As an associate professor of psychology, Sally Boysen has spent her career peering into the minds of our closest cousins, the chimpanzees. Her findings show that chimpanzees can be taught some human-like cognitive skills that never show in the wild. Boysen has taught chimps to count and to subtract and she documented their ability to think abstractly. Her work, sometimes is contentious, often sheds light on the way our own intelligence might have evolved.
Boysen can't say for certain if her plan to talk to the animals will work. She can say, however, that it's often human cleverness and patience that makes the difference, as in the experiment known as Big Room/Little Room. In this experiment, a researcher uses a scale model to show a chimp where a real object is hidden in a full-size room- a task human children can't grasp until age three. Though all of Boysen's adult female chimps performed the task immediately, it took five years before researchers could motivate the adult males to complete the task correctly.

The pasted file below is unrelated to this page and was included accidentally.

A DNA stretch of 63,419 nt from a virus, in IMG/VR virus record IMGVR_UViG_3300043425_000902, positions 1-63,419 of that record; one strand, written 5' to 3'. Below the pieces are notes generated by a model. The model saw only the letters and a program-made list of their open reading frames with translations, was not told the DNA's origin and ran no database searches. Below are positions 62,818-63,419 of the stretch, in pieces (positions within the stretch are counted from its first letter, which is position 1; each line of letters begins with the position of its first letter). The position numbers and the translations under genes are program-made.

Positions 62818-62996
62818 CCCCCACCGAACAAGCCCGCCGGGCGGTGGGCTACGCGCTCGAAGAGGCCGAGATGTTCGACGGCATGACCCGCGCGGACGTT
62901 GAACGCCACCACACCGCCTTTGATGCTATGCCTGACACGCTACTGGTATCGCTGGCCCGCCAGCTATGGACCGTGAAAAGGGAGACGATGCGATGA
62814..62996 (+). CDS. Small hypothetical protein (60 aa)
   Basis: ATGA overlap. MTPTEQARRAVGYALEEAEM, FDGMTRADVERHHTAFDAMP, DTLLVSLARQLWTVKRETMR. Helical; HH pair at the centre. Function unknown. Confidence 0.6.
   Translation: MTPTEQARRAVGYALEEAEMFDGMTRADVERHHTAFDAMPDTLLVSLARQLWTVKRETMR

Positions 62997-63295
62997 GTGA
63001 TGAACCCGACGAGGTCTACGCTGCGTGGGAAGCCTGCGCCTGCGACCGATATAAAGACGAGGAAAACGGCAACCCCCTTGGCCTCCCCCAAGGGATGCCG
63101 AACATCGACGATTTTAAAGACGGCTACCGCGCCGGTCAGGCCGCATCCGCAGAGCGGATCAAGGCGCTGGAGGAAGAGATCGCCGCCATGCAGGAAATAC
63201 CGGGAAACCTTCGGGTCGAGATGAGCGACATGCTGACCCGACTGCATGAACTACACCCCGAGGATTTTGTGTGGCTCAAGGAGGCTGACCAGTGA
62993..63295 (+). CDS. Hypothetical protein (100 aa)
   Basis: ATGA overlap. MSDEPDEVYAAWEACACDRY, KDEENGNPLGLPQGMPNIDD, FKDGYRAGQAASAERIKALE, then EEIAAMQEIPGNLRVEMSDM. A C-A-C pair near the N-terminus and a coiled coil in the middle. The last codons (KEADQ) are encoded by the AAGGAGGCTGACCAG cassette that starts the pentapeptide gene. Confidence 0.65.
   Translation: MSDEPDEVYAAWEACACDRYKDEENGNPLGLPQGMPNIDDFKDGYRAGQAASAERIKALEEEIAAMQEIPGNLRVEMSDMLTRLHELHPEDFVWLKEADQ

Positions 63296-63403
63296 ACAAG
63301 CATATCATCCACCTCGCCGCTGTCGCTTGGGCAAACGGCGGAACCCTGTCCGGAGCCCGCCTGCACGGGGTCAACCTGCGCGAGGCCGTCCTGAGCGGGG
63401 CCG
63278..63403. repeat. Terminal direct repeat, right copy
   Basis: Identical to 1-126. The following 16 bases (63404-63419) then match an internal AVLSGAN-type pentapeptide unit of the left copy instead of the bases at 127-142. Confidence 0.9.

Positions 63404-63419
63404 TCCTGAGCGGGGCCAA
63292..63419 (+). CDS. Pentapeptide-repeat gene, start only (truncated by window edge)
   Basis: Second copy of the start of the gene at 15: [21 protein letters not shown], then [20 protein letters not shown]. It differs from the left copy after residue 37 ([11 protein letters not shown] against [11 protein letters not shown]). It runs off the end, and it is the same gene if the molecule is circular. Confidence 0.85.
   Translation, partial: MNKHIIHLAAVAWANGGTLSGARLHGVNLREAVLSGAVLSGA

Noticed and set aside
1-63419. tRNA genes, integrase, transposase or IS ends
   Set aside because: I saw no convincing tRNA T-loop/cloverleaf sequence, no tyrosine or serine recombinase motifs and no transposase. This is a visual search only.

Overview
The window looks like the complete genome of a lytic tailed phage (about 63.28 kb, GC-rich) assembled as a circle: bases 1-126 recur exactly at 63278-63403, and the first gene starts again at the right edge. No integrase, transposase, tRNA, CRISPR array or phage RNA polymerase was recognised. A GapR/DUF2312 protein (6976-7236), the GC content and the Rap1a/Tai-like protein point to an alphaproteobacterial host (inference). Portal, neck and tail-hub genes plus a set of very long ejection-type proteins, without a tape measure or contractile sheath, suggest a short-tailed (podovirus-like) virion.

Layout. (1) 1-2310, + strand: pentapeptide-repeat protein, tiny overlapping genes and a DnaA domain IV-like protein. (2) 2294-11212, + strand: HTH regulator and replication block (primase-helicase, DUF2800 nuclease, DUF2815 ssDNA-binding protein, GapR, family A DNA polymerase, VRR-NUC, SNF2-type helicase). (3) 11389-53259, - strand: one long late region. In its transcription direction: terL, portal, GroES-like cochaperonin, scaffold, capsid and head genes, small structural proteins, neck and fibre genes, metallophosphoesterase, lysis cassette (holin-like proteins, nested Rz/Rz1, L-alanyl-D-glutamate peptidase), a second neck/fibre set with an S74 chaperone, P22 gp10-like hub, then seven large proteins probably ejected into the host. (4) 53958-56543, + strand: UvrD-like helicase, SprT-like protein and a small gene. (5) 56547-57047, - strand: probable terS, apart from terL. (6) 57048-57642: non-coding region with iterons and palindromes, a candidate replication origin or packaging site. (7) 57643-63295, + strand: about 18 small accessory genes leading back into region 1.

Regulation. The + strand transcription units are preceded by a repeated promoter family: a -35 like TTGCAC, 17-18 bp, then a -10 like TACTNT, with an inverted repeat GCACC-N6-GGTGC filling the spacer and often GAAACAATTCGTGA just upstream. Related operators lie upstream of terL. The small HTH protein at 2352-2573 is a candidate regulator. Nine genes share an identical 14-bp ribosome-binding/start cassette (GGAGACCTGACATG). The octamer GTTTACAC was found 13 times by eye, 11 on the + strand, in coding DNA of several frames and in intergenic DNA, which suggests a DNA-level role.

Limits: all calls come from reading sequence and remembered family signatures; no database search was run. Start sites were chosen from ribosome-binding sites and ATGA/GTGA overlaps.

There's no question that chimps in the company of humans experience changes in the brain," she says. "But that the species has the neuroplasticity to take in that information- that's not inconsequential. There aren't many other species like that."
Boysen is currently raising two baby chimps, Emma and Harper, each rejected by their mothers as infants. Lately, five-month-old Emma climbed out of her cradle in the middle of the night, and crept over to Boysen's bed where she lay sleeping. Emma head-butted Boysen into consciousness, and Boysen could see Emma's play face light up by the light from the hall. The infant chimp continued to play with her Boysen in the middle of the night. "It occurred to me," marvels Boysen, "baby chimps must do this...